Posted by: frroberts | October 17, 2017

Overcoming the fear of confession

As most of you know, I am the youngest of six children and the son of a plumber and a housewife.  I grew up surrounded by farms and thought that Kokomo, Indiana was a big city until I was about seventeen.

Spending four years in the Boston metro area to get my undergraduate degree was something of a culture shock.  I was so overwhelmed by the classes at first that I elected to quit the Harvard football team, which meant saying goodbye to my boyhood dream of playing college football.  By the end of my freshman year I found myself near the top of my class and an officer in the Parliamentary Debate Society, but only after many. many hours of hard work.

Being a Catholic who was serious about my faith at Harvard was not easy.  Frequently I faced ridicule from classmates and even professors because I was not ashamed to let my faith inform my life.  I began to realize that at some point I would have to begin making choices between being true to my faith and seeking to climb the ladder of worldly success.

The first real choice came during my sophomore year.  The Debate Society was hosting a weekend debate tournament.  As an officer I shared responsibility for running it.  The tournament was going later than planned.  Around 4:30pm I realized that the tournament would be nowhere near finished in time for me to attend the last Mass at the local parish at 5pm.  I was faced with a dilemma.  Would I leave the tournament early and go to Mass or skip Mass and stay until the tournament was over?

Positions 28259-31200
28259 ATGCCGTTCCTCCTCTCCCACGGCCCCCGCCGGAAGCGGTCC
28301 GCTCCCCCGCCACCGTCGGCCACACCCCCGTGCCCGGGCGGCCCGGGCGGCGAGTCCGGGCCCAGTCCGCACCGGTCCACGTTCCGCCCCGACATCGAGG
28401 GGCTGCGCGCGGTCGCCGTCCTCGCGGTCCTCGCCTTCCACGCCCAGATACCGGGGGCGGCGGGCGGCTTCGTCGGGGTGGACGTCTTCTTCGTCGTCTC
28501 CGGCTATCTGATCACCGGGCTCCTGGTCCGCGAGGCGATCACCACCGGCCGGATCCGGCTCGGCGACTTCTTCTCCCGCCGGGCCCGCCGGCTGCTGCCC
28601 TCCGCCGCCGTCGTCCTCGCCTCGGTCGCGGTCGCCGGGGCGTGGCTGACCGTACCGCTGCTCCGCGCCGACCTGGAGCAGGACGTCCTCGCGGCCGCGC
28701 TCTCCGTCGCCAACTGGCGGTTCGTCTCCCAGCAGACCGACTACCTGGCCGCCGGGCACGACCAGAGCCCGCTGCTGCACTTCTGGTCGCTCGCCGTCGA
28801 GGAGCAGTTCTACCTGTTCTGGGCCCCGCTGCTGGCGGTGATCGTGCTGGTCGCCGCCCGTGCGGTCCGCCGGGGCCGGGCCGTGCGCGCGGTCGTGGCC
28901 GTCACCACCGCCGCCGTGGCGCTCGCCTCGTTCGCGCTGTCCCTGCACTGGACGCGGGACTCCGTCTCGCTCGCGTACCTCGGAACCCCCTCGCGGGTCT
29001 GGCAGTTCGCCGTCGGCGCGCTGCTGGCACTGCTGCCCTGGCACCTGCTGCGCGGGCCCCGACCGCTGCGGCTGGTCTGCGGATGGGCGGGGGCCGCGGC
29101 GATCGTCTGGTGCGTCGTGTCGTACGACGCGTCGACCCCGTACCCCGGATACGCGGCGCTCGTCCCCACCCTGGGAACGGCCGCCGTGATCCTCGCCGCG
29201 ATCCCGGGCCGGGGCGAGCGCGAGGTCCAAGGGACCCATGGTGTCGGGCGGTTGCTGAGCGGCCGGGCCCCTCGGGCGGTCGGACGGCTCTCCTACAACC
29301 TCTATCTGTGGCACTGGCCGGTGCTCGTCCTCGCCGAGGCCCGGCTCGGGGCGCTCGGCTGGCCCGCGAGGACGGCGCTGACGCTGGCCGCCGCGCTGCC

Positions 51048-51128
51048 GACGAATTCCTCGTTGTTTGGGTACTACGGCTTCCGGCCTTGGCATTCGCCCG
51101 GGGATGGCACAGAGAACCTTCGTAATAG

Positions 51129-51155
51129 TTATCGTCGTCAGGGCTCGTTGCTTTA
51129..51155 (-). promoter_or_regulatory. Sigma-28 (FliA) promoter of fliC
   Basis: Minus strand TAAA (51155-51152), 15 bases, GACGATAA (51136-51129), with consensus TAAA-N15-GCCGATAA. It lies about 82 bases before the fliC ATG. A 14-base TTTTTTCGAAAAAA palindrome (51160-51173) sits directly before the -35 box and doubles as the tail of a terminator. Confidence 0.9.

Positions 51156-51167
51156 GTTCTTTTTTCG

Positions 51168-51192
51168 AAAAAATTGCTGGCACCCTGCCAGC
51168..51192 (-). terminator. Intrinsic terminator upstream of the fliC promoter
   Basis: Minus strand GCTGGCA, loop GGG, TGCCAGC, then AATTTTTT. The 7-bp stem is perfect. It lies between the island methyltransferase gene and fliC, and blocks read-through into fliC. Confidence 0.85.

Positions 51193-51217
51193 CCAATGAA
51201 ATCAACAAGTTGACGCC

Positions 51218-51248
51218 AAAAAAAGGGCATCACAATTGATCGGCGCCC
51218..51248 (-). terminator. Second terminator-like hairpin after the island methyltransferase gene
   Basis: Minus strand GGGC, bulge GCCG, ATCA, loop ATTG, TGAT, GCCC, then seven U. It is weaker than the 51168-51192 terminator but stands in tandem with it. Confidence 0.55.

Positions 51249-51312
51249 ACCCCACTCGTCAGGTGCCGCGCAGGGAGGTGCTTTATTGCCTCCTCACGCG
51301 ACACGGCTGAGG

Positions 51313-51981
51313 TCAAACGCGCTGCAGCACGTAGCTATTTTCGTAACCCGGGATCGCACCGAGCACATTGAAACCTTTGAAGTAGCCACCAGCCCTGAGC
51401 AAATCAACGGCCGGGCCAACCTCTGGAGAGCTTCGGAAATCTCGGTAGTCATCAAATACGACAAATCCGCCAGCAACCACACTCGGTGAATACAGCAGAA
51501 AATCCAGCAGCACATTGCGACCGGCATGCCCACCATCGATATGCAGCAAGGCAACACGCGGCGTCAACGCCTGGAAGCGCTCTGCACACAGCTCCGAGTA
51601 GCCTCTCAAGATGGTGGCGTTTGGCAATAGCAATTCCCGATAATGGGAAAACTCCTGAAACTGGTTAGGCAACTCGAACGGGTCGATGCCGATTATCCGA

I feared that if I left for Mass I would not only face ridicule, I would also jeopardize my chances to be promoted higher up in the leadership of the Debate Society.  I worried that it would become clear to my peers that were other things in my life that came before debate.  I felt like I needed at least to be vice-president in this club in order to be assured admittance to Yale Law School, which was my goal at the time.  I needed to make a good impression to move up.

I decided to skip Mass.

I rationalized it by telling myself that it was just one Mass and that God would understand, but deep down I knew that my choice revealed that my relationship with God was less important to me than my ambition to be successful.  I had allowed fear to stop me from receiving Jesus in the Eucharist that Sunday.

When we make decisions that are motivated by fear our sins often begin to pile up.  Mine certainly did.

The next Sunday I was sure to go to Mass.  I knew from my religious education that by missing Mass the previous week I had committed a mortal sin, meaning that I would have to go to confession before I could receive communion again.  Receiving without having gone to confession meant committing the even more serious sin of sacrilege.

Despite this knowledge, I didn’t go to confession on Saturday and went up to receive communion the following Sunday anyway.  I had a long list of self-justifying rationalizations, but none of them changed the fact that in taking communion that Sunday I was eating and drinking to my own damnation.  By my own choice, I had made the Bread of life into hemlock for my soul.

On the first evening of Easter the Apostles were huddled in the Upper Room behind locked doors because they were scared of what the Jews might do to them.  Like me on that Sunday afternoon, most of them had abandoned  Jesus in a moment of fear.  Rather than freeing them of anxiety, their capitulations made their fear grow to the point of spiritual paralysis.